Friday, July 08, 2011

Twitter Archiver

Twitter is great to get and share information, quickly. But it is all web 2.0 and you cannot use a simple cat or grep to view or search your tweets. I would like to have tweets saved in simple text format: date, user, text. Also, I would like a simple program to give me the list of followers/following of a user.

Fortunately, Twitter provides a web API and people started to implement it in different languages, like Mike Verdone (@sixohsix) and his great Python Twitter Tools.

So here comes twitter-archiver and twitter-follow, python programs added to Python Twitter Tools to archive any public timeline of tweets in simple text format and to view the list of following/followers of a user.

Why not using twitter-log?

Python Twitter Tools already includes twitter-log to backup tweets, but it does not display them as I want (compact, one per line) and does not support saving to file and resume (everytime you need to retrieve all tweets). Also, it does not include retweets and I want them (include_rts=1).


By default, the script does not authenticate to Twitter therefore you can only browse public timelines. Also note that you have a lower API rate limit when not authenticated.

If you want to archive a protected timeline you have access to, just give -o (--oauth) parameter the script will guide you through the OAuth process that is only asked on first run (tokens are saved in ~/.twitter-archiver_oauth and reused next time).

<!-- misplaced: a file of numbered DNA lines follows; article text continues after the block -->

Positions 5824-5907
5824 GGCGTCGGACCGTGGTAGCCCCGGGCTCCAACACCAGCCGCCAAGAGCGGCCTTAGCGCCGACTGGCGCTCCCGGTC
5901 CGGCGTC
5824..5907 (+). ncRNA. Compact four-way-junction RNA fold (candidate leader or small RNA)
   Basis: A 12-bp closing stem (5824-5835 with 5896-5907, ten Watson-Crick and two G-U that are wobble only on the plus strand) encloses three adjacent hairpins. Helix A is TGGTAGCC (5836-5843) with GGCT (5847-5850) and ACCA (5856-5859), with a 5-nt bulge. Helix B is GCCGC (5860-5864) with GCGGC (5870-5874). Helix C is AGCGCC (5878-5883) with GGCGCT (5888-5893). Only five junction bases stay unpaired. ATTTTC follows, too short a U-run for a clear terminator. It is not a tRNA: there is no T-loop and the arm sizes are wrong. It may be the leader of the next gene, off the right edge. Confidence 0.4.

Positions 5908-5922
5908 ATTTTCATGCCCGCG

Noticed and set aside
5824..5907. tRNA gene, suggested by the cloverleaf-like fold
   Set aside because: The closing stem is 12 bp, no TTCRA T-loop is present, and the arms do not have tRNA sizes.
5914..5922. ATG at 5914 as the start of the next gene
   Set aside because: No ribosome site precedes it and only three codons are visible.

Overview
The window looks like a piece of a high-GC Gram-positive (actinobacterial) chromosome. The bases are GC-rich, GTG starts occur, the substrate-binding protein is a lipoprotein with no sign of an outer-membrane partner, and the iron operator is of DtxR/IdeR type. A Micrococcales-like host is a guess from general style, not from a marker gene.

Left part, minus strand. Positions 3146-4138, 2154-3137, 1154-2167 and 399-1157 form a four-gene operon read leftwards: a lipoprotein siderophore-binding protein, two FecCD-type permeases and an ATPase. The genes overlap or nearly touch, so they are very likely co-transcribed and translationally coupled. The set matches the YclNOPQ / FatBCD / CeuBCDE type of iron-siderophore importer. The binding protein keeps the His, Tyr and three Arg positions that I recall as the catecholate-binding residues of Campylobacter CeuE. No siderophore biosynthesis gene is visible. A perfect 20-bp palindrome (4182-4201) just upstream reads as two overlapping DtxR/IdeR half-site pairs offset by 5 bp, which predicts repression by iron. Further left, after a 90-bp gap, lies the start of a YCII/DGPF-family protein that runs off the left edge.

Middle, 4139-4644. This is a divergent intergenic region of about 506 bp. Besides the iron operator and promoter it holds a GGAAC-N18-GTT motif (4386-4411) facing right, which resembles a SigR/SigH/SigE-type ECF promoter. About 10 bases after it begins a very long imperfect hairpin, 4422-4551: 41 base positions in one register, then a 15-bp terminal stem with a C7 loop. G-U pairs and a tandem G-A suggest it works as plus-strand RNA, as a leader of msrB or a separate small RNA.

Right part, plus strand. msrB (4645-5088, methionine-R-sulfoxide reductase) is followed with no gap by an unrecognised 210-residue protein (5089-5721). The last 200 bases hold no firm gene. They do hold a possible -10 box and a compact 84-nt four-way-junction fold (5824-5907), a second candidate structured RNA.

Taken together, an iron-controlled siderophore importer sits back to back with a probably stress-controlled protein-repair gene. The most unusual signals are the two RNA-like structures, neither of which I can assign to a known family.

You can find twitter-archiver and twitter-follow on my cloned repository of Python Twitter Tools on github.
You can choose to install the programs as explained in the README and then use twitter-archiver, or run it directly by using:
$ python -uc 'from twitter import archiver; archiver.main()' [<args...>]
Tip: you can use PYTHONPATH environment variable to point at Python Twitter Tools (parent) directory.


$ twitter-archiver
    twitter-archiver [options] <-|user> [<user> ...]

    Archive tweets of users, sorted by date from oldest to newest, in
    the following format: <id> <date> <<screen_name>> <tweet_text>
    Date format is: YYYY-MM-DD HH:MM:SS TZ. Tweet <id> is used to
    resume archiving on next run. Archive file name is the user name.
    Provide "-" instead of users to read users from standard input.

 -o --oauth            authenticate to Twitter using OAuth (default no)
 -s --save-dir <path>  directory to save archives (default: current dir)